When you are offered a "rate lock" from your lender, it means that you are guaranteed to get a particular interest rate over a certain number of days for the application process. This protects you from going through your whole application process and discovering at the end that your interest rate has gotten higher.
Although there are several lengths of rate lock periods (from 15 to 60 days), the extended spans are generally more expensive. The lending institution will agree to lock in an interest rate and points for a longer span of time, such as sixty days, but in exchange, the rate (and sometimes points) will be more than that of a rate lock of fewer days.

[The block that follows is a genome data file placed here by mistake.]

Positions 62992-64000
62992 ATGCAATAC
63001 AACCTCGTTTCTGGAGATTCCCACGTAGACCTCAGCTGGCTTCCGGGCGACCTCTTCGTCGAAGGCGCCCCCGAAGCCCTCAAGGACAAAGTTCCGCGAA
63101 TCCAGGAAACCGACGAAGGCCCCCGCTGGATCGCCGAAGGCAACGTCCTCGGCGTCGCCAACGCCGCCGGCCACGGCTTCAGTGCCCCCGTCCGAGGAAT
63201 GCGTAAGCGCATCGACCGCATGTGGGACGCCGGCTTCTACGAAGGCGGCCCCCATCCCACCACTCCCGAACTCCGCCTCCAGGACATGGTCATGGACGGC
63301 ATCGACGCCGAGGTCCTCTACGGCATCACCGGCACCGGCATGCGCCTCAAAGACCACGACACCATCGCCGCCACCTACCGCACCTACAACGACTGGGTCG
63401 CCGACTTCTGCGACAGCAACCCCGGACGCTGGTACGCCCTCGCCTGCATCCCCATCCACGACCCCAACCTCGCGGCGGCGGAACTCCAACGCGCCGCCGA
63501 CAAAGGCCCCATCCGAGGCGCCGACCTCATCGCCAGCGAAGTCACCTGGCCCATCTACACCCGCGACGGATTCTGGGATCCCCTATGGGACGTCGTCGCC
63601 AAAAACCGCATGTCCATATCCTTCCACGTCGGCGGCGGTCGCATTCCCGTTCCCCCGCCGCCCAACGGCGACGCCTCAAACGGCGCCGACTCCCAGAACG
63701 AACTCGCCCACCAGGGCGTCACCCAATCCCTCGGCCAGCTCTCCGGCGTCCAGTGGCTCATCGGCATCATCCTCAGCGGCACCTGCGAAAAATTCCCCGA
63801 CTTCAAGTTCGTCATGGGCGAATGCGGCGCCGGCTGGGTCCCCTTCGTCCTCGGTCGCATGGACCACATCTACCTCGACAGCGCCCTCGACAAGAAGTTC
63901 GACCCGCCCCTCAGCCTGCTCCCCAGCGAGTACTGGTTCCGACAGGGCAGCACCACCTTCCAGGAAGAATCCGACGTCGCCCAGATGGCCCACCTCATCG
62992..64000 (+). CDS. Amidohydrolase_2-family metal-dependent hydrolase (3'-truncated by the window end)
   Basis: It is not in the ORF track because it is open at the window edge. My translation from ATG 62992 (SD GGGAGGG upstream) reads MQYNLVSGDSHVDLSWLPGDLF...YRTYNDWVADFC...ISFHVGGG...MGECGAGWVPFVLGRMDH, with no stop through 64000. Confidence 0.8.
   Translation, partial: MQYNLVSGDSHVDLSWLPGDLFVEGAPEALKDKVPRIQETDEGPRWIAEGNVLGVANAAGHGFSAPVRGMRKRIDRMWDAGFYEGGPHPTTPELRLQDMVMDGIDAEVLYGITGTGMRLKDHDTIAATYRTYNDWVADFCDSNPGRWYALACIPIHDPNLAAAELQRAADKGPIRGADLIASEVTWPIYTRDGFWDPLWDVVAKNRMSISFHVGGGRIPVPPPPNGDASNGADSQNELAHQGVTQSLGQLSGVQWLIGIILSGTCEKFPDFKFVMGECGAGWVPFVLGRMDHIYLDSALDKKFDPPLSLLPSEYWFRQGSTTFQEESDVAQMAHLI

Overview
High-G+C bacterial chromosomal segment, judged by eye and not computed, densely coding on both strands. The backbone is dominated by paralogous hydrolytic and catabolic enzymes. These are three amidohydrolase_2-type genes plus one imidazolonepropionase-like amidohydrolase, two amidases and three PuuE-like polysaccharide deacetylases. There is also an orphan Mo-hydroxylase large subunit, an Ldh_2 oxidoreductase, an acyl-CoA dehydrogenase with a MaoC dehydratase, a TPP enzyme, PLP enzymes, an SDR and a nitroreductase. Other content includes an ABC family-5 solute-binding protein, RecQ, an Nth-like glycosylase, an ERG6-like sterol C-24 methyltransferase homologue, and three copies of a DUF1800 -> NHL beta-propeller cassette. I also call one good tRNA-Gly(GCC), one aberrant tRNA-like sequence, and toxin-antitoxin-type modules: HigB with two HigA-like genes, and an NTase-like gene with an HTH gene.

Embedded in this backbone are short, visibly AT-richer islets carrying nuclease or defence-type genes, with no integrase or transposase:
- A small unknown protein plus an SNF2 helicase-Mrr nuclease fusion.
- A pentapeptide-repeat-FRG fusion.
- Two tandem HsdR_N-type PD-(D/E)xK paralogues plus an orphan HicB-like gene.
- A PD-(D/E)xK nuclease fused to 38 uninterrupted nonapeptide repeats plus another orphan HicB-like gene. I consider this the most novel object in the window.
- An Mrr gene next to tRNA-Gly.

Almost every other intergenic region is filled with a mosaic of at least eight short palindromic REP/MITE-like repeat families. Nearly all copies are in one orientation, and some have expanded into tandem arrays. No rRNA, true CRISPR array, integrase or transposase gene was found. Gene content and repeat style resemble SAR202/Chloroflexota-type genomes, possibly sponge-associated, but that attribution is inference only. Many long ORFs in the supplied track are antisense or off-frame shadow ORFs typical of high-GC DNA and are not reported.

In addition to choosing a shorter lock period, there are more ways you can attain the best rate. The bigger down payment you can make, the lower the rate will be, since you will have more equity from the beginning. You might opt to pay points to reduce your interest rate for the loan term, meaning you pay more initially. One strategy that makes financial sense for some is to pay points to bring the rate down over the term of the loan. You'll pay more up front, but you'll come out ahead in the end.
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